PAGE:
Consumer Rights Appliances

Consumer Rights Appliances

Consumer-advice In the UK, our consumer rights are defined by the Consumer Rights Act 2015, which replaced the old sale of goods act and added a few extra rights. Generally speaking, our consumer rights are the same no matter what product we have bought, or what service we have paid for. However, this section covers many specific issues and problems associated with buying white goods appliances, or having them repaired.

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Consumer rights on repairs

Repairs Category Consumer rights covering appliance repairs come under the buying services rights section of the Sale of Goods Act. The main rules are that repair work should be carried out with “reasonable care and skill, finished within a reasonable time and (if chargeable) at the cost agreed beforehand, or at a reasonable cost if you were unaware of a cost before”.

Unfortunately, the definition of reasonable is flexible to say the least. So conflict arises when the consumer, and retailer or engineer disagree.

Will Right to Repair Help?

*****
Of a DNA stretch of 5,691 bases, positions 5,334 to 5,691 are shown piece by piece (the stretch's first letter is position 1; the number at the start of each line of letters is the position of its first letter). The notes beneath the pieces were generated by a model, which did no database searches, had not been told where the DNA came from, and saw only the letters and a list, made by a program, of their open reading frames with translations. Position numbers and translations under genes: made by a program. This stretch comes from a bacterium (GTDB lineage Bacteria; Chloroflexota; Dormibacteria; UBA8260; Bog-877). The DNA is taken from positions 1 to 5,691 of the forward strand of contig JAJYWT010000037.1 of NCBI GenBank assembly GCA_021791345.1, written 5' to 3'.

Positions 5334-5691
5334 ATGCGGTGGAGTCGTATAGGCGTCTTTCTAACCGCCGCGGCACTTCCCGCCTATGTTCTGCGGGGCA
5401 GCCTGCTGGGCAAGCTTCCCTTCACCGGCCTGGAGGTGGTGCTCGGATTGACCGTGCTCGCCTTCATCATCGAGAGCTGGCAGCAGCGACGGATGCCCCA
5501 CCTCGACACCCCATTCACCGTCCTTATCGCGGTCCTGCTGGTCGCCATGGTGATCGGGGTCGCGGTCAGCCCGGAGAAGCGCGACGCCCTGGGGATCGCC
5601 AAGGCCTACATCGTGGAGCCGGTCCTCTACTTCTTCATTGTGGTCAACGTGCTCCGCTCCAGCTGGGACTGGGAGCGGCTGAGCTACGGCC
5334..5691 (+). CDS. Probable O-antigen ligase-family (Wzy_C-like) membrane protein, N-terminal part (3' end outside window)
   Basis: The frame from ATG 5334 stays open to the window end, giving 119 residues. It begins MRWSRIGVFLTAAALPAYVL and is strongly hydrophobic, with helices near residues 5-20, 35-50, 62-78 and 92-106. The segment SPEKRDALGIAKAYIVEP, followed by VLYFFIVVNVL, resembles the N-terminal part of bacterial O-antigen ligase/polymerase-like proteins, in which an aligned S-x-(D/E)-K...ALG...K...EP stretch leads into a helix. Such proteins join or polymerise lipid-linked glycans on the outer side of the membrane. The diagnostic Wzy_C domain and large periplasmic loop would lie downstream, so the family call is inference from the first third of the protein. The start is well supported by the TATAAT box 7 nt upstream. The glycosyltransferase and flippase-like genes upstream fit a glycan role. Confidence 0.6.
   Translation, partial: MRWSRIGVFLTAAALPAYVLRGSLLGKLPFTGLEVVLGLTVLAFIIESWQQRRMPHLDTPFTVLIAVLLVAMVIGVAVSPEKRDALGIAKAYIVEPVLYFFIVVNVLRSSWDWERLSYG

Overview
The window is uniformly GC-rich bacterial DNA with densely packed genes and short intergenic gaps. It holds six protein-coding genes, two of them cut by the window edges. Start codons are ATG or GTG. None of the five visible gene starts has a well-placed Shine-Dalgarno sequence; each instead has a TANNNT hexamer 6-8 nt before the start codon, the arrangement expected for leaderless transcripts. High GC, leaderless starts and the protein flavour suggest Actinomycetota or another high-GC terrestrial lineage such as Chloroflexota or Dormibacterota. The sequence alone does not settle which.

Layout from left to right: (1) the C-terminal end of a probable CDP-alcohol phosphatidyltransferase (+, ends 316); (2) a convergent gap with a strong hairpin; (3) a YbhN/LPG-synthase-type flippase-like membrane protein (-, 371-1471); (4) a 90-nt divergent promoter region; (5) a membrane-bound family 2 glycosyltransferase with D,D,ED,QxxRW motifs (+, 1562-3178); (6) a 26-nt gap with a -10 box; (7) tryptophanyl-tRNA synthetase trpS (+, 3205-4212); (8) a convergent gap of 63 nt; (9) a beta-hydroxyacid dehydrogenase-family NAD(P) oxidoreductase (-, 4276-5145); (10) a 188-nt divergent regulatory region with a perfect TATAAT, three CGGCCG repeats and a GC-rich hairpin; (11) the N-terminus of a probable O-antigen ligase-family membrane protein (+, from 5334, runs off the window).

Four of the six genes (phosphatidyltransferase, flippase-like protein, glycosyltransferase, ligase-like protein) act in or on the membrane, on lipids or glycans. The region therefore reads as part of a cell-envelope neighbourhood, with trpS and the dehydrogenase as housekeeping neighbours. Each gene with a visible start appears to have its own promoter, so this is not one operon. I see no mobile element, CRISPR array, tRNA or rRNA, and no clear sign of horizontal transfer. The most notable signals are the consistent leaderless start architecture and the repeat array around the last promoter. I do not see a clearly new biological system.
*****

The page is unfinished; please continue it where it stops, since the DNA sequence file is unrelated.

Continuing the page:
Right to Repair – will it make a difference?

Do Retailers Lie?

Consumer rights Have you ever been fobbed off with the phrase, “sorry, it’s out of guarantee there’s nothing we can do”? Here are examples that prove this response is not always true.

Should You Register the Guarantee?

Register-guarantee You don’t have to register your appliance purchase or send in the guarantee card, but it makes sense to do so. Here is why Should you register the guarantee?

Manufacturer or Retailer?

who is responsible? Why can’t I complain to the manufacturer? They made it. aren’t they ultimately responsible? Is manufacturer or retailer responsible for faulty appliances?

Signing a delivery note

Consumer rights Delivery companies like us to sign that we’ve received goods in good condition. It’s often impractical to check them properly – If I sign a delivery note and appliance turns out damaged can I still complain?

Appliance is Faulty

Consumer-advice If an appliance is faulty, not of satisfactory quality, or has an inherent fault, the Consumer Rights Act 2015 puts responsibility onto the retailer – even though it’s the manufacturer’s fault. This works OK if problems arise within the first month, but many claims against a retailer are when the appliance is out of guarantee.

Sometimes several years after it was purchased. By this time manufactures tend to wash their hands of it. They are not responsible (under consumer law).

They often refuse to help the retailer or consumer and just say, “sorry it’s now out of guarantee”. All of my knowledge of, and experience with, retailers strongly indicates that they feel this is unfair on them.

So they make it as hard as possible for us the consumer. We may have rights, but big retailers have nothing to lose by fobbing us off, and they routinely do so. Read my consumer related articles for unbiased and open minded advice. (is the sale of goods act too hard on retailers?)

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